What to Expect from CeBIT

HANNOVER - It was a dark and stormy night. As we walked the narrow, rainy streets from the train station, bundled tightly against the blustery cold, Eric Lundquist and I looked like characters out of one of those cold-war spy movies. But of course, that's not how it really was. We weren't in a spy movie.

But it was night, so of course it was dark. And the weather across Europe has basically been crummy, so the streets were wet, it was windy, and it was a relief to reach our hotel. It will also be nice to start our coverage of CeBIT. We already know from people we've seen heading here that the show is becoming more international than ever. All of Europe is part of CeBIT of course, but this show is huge for Asian manufacturers and buyers, visitors from the Mid-east are showing up.

In fact, this show is considered so important that the Chancellor of Germany, Angela Merkel, will officially open the show tonight.

But what to expect? The talk among my colleagues in the press seems to indicate that the hot areas of development are taking place in, and are aimed at, Asia and Europe. China's economy is a massive force in the tech industry, and Europe's economy, while adversely affected by troubles in the U.S., is still strong and vibrant. We'll see products introduced here that will only make it to the U.S. long after they settle in elsewhere in the world.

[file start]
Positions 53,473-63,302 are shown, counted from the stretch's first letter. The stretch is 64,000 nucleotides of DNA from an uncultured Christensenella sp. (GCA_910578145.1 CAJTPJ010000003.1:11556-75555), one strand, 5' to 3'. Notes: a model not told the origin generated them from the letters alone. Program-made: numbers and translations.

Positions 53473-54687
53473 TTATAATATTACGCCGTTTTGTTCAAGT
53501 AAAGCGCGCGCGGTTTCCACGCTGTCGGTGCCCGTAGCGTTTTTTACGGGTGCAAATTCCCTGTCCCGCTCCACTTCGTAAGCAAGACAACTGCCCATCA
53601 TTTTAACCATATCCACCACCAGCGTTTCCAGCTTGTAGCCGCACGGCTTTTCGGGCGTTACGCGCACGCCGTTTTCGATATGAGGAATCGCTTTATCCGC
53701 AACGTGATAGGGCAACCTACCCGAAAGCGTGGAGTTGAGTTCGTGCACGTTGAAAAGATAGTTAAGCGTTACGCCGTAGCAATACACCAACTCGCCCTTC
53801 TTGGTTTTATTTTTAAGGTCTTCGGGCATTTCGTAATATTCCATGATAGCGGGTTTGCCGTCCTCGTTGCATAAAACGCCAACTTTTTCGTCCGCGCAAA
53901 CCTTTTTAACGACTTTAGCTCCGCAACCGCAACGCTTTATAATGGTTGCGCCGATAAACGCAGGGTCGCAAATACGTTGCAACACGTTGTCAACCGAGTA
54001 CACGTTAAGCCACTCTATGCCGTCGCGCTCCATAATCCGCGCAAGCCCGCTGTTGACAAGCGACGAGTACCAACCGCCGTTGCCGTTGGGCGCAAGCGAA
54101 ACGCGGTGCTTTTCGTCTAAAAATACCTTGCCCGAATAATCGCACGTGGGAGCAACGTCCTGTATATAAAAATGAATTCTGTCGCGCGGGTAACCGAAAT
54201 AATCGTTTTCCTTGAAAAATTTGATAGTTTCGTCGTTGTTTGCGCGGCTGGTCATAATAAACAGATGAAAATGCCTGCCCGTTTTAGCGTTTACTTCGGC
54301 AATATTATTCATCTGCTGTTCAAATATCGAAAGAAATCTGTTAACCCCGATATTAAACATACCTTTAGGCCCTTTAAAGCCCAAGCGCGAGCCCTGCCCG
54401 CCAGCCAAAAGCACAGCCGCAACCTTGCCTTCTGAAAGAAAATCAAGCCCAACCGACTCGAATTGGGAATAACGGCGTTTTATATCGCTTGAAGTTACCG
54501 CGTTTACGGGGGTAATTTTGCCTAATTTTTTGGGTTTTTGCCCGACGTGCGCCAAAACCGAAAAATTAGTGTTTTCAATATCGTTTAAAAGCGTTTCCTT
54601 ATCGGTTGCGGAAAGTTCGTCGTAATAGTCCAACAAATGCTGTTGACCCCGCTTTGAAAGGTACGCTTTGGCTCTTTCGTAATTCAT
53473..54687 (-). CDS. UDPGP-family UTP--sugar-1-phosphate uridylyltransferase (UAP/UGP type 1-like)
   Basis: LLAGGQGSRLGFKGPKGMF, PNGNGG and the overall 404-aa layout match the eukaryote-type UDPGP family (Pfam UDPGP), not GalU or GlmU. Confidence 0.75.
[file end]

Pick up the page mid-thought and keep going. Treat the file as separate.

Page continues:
Notably absent from this global powerhouse of a trade show are U.S. companies. While big names like IBM and Microsoft will appear, they'll be represented by their European offices. The companies - ranging from security to manufacturing to enterprise applications - simply don't seem to be able to look beyond the borders of the U.S.

I could of course, be wrong about all of this. Maybe we'll see a big U.S. presence here. Perhaps U.S. business leaders will show up to see what the state of the technological economy has become elsewhere in the world. But right now it doesn't look that way, and it's too bad. Most of the technology business exists outside the U.S. now, and ignoring the rest of the world by the U.S. technology business only ensures it stays that way.

Wayne Rash

Wayne Rash

Wayne Rash

Wayne Rash is a freelance writer and editor with a 35 year history covering technology. He’s a frequent speaker on business, technology issues and enterprise computing. He covers Washington and...